Ready to try snowmobiling? Here are six pieces of advice

Not that I would know anything about this, but probably the No. 1 most important thing to remember in snowmobiling is to take your thumb off the throttle if you’re about to crash. That way — and again, I’m speaking in the purely hypothetical here — you don’t send the vehicle zooming in a murderous path toward Orville and Bonnie Petersen. For example.

And that was just one of the many valuable lessons fellow features writer Melinda Mawdsley and I learned as beginning snowmobilers! On our recent Saturday of fun and frolic with Orville and Bonnie, we also learned:

1. Go with someone who knows what they’re doing. Sure, there are snowmobiles for rent all over western Colorado and it might have been tempting to ask ourselves “How hard could it be?” before renting some. Do not do this. As a newbie, it could be very hard.

Experienced snowmobilers can guide you from square one, from a “this is the throttle, this is the brake” level of basic instruction, as well as calm your frazzled nerves when the snowmobile is tilted sideways and you’re stuck up to your thighs in the deep snow and it’s the third time it’s happened in 10 minutes and just forget it!

2. Be patient. For me at least, it took a little while to feel comfortable on the snowmobile, so there was a ridiculous amount of goosing the throttle and lurching forward in jerking spasms, which was jarring. And embarrassing. But then I remembered: It was our first time. It was (mostly) OK that I panicked at a tiny section of snow drift and came thisclose to asking Orville to get my snowmobile through it for me.

3. Mind your manners. As with most outdoor sports, there are rules of etiquette for the trail — ride on the right, for example, and indicate to oncoming snowmobilers how many people from your party are behind you — and it makes the experience more pleasant for everyone if you heed them.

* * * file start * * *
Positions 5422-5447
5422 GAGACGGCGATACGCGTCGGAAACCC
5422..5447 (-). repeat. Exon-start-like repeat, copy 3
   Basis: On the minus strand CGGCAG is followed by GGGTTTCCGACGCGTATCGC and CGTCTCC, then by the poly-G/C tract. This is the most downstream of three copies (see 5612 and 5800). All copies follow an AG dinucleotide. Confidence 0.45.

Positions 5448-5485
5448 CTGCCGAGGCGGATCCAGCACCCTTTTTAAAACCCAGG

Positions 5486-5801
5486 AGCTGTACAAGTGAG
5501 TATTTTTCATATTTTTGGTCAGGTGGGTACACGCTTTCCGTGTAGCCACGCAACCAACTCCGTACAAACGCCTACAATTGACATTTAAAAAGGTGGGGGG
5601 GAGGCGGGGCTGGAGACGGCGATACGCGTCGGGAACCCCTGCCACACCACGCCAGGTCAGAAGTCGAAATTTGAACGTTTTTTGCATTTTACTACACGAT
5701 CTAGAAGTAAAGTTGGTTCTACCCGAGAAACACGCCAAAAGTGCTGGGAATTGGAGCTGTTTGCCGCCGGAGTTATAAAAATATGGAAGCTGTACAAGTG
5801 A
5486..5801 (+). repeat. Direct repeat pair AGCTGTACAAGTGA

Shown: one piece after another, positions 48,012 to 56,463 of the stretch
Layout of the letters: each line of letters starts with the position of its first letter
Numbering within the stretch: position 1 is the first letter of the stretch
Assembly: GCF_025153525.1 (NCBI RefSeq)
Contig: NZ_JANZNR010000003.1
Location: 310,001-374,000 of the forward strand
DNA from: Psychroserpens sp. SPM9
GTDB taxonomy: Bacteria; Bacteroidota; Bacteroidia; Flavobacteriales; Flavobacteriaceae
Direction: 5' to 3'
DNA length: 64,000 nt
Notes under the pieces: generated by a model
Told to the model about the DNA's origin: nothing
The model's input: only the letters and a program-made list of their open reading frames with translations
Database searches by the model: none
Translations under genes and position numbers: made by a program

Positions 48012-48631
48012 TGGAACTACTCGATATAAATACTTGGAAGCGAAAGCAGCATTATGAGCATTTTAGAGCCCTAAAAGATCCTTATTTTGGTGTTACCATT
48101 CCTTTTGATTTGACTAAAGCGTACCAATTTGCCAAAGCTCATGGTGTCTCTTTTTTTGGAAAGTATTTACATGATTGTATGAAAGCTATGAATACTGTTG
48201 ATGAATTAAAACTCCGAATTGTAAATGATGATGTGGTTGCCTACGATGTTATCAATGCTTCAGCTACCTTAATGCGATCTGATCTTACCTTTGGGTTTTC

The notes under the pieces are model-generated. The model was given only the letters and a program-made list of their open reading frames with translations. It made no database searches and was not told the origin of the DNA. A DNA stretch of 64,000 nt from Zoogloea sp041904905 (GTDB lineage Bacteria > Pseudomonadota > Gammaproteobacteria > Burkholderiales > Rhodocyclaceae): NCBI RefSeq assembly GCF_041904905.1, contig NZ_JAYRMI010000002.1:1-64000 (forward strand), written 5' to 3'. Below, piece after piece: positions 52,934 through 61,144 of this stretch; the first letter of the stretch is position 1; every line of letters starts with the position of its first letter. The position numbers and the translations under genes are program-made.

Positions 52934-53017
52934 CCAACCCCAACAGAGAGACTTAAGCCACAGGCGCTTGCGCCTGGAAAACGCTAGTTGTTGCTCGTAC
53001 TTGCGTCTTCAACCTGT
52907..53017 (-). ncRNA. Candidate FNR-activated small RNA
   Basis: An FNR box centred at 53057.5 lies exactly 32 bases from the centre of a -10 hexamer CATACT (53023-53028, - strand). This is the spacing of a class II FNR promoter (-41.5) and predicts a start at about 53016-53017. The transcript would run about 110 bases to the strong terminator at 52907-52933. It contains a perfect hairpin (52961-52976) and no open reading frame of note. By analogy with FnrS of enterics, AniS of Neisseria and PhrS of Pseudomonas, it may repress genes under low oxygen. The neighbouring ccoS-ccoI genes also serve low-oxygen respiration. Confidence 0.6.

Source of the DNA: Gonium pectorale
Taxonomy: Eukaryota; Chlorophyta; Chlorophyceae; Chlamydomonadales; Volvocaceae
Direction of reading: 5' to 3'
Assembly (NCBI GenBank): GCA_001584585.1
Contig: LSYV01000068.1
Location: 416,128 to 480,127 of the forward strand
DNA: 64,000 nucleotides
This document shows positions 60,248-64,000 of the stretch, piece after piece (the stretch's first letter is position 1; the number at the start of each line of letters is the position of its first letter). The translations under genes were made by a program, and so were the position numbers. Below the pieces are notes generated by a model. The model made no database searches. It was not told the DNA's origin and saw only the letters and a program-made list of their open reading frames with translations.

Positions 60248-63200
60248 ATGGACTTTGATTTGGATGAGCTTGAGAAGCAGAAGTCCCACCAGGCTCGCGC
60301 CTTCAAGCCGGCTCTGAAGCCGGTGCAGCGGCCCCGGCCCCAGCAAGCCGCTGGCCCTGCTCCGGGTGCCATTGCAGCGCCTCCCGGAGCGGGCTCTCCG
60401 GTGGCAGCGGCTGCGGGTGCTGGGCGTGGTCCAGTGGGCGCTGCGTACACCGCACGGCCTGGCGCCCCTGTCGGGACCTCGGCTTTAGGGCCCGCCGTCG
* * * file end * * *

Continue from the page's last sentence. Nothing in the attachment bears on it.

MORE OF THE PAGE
Plus, snowmobiling is a sort of free-flowing community where people help each other. So, rather than zip past someone whose machine is stuck in the snow, it’s snowmobile courtesy to stop and help them dig out.

4. Know where you’re going. And again, as first-time snowmobilers who were wise enough to go with experts, we were able to rely on Orville and Bonnie to know where we were going. But it helped to have at least a vague sense of where we were, in case something happened.

5. Be prepared, because something often happens. Snowmobile technology has advanced to spectacular, almost futuristic levels, but it’s still a machine that you’re taking into inclement conditions. There may be break downs, there may be stalls and flooded engines and belts snapped. In which case, it helps to know the machine or, failing that, to be prepared for a wait.

Help may be coming, but be supplied with enough food, water, warm clothes and snow gear to endure it.

6. Stay sober and keep your wits about you. These machines can go fast and it’s exhilarating, but in frightened or otherwise altered hands, they can be dangerous. Just be safe, is all.


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